From the Archives: Deck Log Entry # 8 "JLA": Justice League of---Avengers?

Suppose we were sitting around talking about comics, and I brought up a certain issue of a Silver-Age comic about a team of super-heroes. And in describing what happened in the story, I mentioned . . . .

. . . That the story opened up with one member of the team discovering a menace too great to handle alone, so he activates his emergency signal.

. . . That all of the other members respond, gathering at the team’s headquarters.

. . . The menace presents itself in three different global locations.

. . . So the current chairman of the team makes assignments, and the members separate into three sub-teams to tackle each component threat, except for two heroes who are sidelined from the main action.

. . . Each sub-team of heroes succeeds in its assignment and collects a key bit of information about the main villain’s master plan.

. . . And, ultimately, the entire team regroups to confront the main villain, and after a pitched battle, prove victorious.

Ring any bells? Oh, come on, I’m not fooling anybody, and especially not you Silver-Age fans out there. I’ve just described the basic plot of Gardner Fox’s early Justice League of America stories.

Well, actually, I was fooling you. (Well, maybe not those of you who were too savvy to think I would make it so easy.) You see, I’ve just discussed the basic plot of an issue of Marvel Comics. An issue of The Avengers, no less.

Specifically, I just described the plot of The Avengers King-Size Special # 1 (Sep., 1967).

“The Monstrous Master Plan of the Mandarin”, written by Roy Thomas, relates the efforts of arch-Iron Man foe, the Mandarin, to conquer the world (what else?), assisted by five long-time Avengers super-villains. Iron Man tumbles to the scheme when he is present, as Tony Stark, when one of the foes, the Living Laser, makes a successful, Mandarin-assisted prison break. Realising that there is something more afoot than the simple escape of a super-villain, the Golden Avenger alerts the Avengers over their emergency “special frequency”. Once assembled at their mansion headquarters, the Avengers collect information and discover that they are facing a menace on three fronts. Captain America, as chairman, divides the heroes into teams, and the story is off and running.

It’s not exactly a state secret that Roy Thomas has always been a huge enthusiast of both the Justice League of America and its Golden-Age predecessor, the Justice Society of America (also created by Gardner Fox). Before breaking into the field of comics, Thomas was a steady contributor to Alter Ego, the early fanzine founded by Doctor Jerry Bails. Many of Thomas’ submissions were parodies and pastiches of the Justice League and Justice Society. Even more prolific than his Alter Ego submissions were his letters to Gardner Fox and Julius Schwartz, leading to on-going correspondences with both DC professionals.

Roy Thomas’ entry into professional comics was as assistant editor to Superman editor Mort Weisinger. His career at National Periodical Publications (as DC was known then) lasted a total of eight days in 1965, before being driven over to Marvel by Weisinger’s legendary brutal and humiliating management style. After making his bones on such Marvel titles as Millie the Model, Strange Tales, and Sgt. Fury, Thomas finally got his shot at writing super-team titles; he assumed the writing chores on The Uncanny X-Men and The Avengers in 1966.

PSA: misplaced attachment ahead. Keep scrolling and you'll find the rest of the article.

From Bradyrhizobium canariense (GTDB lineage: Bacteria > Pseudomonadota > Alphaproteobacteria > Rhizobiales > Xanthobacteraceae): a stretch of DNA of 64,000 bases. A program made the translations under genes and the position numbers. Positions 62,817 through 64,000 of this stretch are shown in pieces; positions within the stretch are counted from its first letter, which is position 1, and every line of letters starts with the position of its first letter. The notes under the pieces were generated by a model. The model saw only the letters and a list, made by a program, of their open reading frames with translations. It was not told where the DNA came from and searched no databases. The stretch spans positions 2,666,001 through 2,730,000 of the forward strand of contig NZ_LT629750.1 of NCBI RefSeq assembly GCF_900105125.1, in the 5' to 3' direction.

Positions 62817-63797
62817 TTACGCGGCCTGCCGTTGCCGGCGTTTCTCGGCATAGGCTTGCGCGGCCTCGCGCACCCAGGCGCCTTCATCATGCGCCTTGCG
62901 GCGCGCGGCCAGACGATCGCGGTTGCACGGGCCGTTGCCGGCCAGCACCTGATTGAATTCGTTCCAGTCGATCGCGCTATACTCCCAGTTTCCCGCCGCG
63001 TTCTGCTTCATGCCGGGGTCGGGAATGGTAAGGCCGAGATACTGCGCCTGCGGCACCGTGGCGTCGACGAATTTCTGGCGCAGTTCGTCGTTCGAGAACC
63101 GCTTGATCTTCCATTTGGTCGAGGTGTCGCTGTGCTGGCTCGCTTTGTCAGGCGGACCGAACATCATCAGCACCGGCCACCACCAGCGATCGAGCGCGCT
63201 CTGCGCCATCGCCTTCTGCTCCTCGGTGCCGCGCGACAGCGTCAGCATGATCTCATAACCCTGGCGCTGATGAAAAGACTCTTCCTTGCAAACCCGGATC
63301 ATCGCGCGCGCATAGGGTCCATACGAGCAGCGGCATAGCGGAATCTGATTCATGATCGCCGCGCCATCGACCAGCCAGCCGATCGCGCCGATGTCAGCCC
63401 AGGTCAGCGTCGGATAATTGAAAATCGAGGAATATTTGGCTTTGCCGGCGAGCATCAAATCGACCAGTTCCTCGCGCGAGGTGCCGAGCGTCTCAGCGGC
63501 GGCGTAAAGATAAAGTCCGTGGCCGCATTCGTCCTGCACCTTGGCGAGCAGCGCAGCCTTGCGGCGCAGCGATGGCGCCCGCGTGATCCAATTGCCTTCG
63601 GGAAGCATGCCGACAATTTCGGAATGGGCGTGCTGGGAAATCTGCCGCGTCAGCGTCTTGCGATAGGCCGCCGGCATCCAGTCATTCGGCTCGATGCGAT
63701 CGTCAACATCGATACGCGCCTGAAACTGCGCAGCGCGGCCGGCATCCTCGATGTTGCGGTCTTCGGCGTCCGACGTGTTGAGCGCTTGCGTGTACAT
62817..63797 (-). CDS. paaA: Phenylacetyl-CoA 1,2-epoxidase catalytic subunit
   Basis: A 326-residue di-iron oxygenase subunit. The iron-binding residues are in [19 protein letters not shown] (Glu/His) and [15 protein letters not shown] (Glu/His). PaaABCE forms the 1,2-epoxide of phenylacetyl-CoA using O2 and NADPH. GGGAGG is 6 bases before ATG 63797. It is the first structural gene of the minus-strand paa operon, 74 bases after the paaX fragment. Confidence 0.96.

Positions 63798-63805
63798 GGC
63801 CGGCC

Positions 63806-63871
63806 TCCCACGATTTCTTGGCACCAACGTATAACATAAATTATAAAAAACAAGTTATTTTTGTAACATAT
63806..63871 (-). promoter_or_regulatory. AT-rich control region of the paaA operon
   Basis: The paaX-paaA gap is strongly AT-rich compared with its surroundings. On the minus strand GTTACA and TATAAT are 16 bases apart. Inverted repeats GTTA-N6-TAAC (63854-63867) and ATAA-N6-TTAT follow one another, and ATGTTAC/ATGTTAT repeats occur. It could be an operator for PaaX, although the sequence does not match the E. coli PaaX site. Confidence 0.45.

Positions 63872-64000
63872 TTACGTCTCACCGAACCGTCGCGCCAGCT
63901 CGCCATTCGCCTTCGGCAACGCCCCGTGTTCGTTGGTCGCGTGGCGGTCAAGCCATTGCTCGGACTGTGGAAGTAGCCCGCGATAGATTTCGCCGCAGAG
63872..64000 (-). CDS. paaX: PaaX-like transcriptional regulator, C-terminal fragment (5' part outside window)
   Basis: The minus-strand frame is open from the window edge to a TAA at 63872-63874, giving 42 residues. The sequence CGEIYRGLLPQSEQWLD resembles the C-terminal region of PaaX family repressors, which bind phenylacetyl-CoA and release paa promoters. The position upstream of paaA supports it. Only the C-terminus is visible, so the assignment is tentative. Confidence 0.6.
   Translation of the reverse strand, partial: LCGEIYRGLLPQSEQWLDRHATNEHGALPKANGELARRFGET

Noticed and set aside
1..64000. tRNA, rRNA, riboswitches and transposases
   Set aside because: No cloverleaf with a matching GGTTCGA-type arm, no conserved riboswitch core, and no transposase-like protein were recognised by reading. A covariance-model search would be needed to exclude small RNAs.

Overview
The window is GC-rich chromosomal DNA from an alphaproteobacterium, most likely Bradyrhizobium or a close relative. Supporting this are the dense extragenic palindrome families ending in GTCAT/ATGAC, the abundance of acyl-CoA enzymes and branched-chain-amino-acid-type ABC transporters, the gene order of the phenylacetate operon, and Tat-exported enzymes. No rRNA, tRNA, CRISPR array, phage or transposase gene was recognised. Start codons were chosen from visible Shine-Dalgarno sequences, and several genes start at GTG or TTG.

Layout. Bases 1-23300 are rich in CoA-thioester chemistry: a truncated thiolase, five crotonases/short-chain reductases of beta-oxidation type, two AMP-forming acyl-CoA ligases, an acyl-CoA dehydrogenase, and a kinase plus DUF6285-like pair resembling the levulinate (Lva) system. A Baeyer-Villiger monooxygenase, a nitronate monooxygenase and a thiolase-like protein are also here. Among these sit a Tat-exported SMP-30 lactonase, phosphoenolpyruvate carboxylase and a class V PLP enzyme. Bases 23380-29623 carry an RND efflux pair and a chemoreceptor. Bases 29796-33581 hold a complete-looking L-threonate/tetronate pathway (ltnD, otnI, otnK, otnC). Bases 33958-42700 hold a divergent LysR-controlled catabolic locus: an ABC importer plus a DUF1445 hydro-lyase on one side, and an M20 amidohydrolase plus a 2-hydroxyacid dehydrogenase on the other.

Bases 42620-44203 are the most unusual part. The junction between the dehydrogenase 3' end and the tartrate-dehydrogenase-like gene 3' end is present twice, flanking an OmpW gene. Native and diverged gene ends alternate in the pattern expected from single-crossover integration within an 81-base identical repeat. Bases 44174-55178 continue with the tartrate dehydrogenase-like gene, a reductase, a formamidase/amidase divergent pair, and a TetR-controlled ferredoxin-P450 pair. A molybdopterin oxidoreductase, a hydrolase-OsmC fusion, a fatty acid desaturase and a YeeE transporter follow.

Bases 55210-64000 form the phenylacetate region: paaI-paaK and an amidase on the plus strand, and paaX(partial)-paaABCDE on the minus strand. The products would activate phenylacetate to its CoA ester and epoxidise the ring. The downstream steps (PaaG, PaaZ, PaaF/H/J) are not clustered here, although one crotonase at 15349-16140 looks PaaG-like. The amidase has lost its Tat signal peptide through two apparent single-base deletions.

The Avengers, of course, was Marvel’s counterpart to the Justice League of America, and Thomas took over writing the title with issue # 35 (Dec., 1966). As tempting as it must have been to shape The Avengers in the mould created by Gardner Fox, a writer he clearly respected, Thomas found his own voice, bringing strict continuity and a wide range of storylines---from intimate personal tales to vast cosmic epics---to the title.

It’s obvious, though, that when it came time to write The Avengers King-Size Special # 1, Roy gave in to temptation. Not only did he write “The Monstrous Master Plan of the Mandarin” in the same structure as Fox’s classic JLA tales, the story was marked with trademark Fox-JLA touches. The story was divided into five chapters, just as Fox had divided his Justice League adventures. The splash page carried an insert of the roll call of members for that issue, and there was a panel depicting vignettes of the individual Avengers receiving the emergency signal and responding, familiar sights in the Silver-Age JLA issues. The action sequences emphasised teamwork between the Avengers and made references to developments in the individual heroes’ parent series---both characteristic of Fox’s JLA, as well.

Since, by this point, Thomas was too competent a writer to have to duplicate Gardner Fox’s style, I’ve always suspected that he wrote this story as a deliberate homage to Fox.

Even so, Roy couldn’t get away from some standard Marvel trademarks. Early on, there was the obligatory “heroes fight” scene, when Avengers-guest Hercules mistakes Iron Man for an intruder. And there was a larger version in the final chapter, when the Avengers turn on each other, due to the influence of the Mandarin’s “hate-ray”.

Also, Thomas infused characterisation into the Avengers story; typical of the Marvel style but not the norm for Fox’s Justice League. To say that Fox used no characterisation at all would be inaccurate, but it was minimal, mostly applied in Superman’s attitude---and recognised by the rest of the JLA membership---as the Big Kahuna of the group. Otherwise, Fox gave all the Justice League members the same sterile, professional demeanour, sort of like a super-powered IMF.

However, it is worth noting that, in “Master Plan”, while Thomas limned his Avengers with distinct personalities, they were not contentious personalities. They all got along just fine. This was a little unusual for Marvel, which had been putting heroes at odds with each other in their team books since Fantastic Four # 1.

By and large, though, Thomas followed the basic schematic---“heroes gather/divide into sub-teams to fight component threats/rejoin to fight major menace”---to the letter. This was the Basic Fox Formula for the Justice League: no frills, no twists, no deviations. When the Justice League debuted in 1960, the Basic Fox Formula was sufficient---there had been no super-team titles since 1952, and the concept was a fresh thing to the generation of fans that had come up since then. Just the notion of their favourite heroes teaming up in the same story was enough to grab the readers.

But by 1967, the Silver-Age generation was no longer captivated by the simple novelty of a team of super-heroes, and JLA fans had found the Basic Fox Formula too simplistic and too repetitive. For that matter, Fox had, too, and by ’67, he had already discarded his original structure in exchange for more creative approaches. Thus, “The Monstrous Master Plan of the Mandarin” was a throwback to a plotting format which had already lost favour with fans. That might have been the kiss of death for the story, had not Roy masked the old-style plot structure with those distinctive Marvel touches.